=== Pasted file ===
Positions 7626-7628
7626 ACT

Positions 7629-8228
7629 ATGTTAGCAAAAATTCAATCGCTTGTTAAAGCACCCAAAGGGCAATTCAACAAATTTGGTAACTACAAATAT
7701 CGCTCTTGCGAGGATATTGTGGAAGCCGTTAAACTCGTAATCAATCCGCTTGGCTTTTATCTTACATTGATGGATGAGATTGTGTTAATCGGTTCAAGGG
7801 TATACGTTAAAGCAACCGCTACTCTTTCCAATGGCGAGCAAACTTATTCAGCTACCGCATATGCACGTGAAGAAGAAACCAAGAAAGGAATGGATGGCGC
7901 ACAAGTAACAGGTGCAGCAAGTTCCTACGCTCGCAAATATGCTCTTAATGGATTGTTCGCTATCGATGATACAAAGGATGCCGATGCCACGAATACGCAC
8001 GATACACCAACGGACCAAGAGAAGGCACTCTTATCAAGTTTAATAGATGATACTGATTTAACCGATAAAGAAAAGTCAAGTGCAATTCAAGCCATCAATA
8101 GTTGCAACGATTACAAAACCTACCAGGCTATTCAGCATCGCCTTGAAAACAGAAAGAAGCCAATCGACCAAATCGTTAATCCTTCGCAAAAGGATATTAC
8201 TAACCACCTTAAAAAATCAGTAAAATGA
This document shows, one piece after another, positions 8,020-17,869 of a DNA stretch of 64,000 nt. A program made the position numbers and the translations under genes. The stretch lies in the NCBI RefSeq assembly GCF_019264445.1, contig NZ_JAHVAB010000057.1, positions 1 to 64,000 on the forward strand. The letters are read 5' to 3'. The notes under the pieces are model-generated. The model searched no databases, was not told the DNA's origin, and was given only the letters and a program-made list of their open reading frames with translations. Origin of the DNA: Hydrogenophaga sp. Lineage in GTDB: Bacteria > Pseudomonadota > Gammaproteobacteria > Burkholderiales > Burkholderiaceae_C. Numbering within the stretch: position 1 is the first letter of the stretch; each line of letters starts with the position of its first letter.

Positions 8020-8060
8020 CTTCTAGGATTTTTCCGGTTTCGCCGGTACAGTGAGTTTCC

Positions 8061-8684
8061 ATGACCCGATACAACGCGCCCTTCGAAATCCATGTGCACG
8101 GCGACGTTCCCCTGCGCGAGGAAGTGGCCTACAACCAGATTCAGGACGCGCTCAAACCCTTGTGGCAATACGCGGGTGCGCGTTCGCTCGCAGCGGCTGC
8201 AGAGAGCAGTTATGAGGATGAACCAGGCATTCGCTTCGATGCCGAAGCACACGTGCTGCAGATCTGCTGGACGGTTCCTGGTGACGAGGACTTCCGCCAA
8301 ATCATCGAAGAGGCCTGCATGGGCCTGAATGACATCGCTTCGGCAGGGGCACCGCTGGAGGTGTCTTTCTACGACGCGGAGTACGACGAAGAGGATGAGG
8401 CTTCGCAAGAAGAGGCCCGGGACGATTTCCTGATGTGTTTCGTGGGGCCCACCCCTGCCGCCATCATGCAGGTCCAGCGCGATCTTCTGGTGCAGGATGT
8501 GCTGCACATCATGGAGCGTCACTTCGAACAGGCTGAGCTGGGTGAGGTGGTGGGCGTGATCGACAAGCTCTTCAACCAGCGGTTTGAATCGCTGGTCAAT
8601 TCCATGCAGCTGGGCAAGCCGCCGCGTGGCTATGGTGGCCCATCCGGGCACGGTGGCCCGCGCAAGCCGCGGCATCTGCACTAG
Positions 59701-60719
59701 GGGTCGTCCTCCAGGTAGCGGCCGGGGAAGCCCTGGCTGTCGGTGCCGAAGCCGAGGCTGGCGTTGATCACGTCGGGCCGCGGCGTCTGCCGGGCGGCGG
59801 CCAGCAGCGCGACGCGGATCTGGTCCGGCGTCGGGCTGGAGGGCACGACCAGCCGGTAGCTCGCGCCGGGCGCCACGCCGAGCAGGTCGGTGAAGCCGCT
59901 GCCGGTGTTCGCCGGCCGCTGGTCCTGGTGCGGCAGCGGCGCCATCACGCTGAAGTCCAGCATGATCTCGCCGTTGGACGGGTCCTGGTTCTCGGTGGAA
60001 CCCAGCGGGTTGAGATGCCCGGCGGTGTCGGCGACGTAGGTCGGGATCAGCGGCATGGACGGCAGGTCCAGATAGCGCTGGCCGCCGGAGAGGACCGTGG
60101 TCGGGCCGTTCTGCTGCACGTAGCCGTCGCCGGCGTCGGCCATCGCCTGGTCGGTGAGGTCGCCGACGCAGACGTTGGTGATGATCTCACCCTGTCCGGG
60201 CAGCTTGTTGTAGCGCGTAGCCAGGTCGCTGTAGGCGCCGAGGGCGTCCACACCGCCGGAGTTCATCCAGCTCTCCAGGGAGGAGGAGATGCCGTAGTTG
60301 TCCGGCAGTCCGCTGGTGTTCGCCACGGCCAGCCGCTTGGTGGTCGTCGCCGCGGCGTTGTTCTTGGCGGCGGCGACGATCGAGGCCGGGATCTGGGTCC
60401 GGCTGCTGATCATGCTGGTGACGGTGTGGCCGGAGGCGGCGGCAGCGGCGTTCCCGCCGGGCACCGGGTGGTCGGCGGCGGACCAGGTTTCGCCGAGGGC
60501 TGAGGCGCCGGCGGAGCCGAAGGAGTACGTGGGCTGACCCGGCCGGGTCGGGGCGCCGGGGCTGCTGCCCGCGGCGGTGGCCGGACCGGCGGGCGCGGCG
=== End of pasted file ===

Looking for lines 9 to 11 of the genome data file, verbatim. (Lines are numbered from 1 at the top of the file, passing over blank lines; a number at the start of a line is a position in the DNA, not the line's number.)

8101 GTTGCAACGATTACAAAACCTACCAGGCTATTCAGCATCGCCTTGAAAACAGAAAGAAGCCAATCGACCAAATCGTTAATCCTTCGCAAAAGGATATTAC
8201 TAACCACCTTAAAAAATCAGTAAAATGA
This document shows, one piece after another, positions 8,020-17,869 of a DNA stretch of 64,000 nt. A program made the position numbers and the translations under genes. The stretch lies in the NCBI RefSeq assembly GCF_019264445.1, contig NZ_JAHVAB010000057.1, positions 1 to 64,000 on the forward strand. The letters are read 5' to 3'. The notes under the pieces are model-generated. The model searched no databases, was not told the DNA's origin, and was given only the letters and a program-made list of their open reading frames with translations. Origin of the DNA: Hydrogenophaga sp. Lineage in GTDB: Bacteria > Pseudomonadota > Gammaproteobacteria > Burkholderiales > Burkholderiaceae_C. Numbering within the stretch: position 1 is the first letter of the stretch; each line of letters starts with the position of its first letter.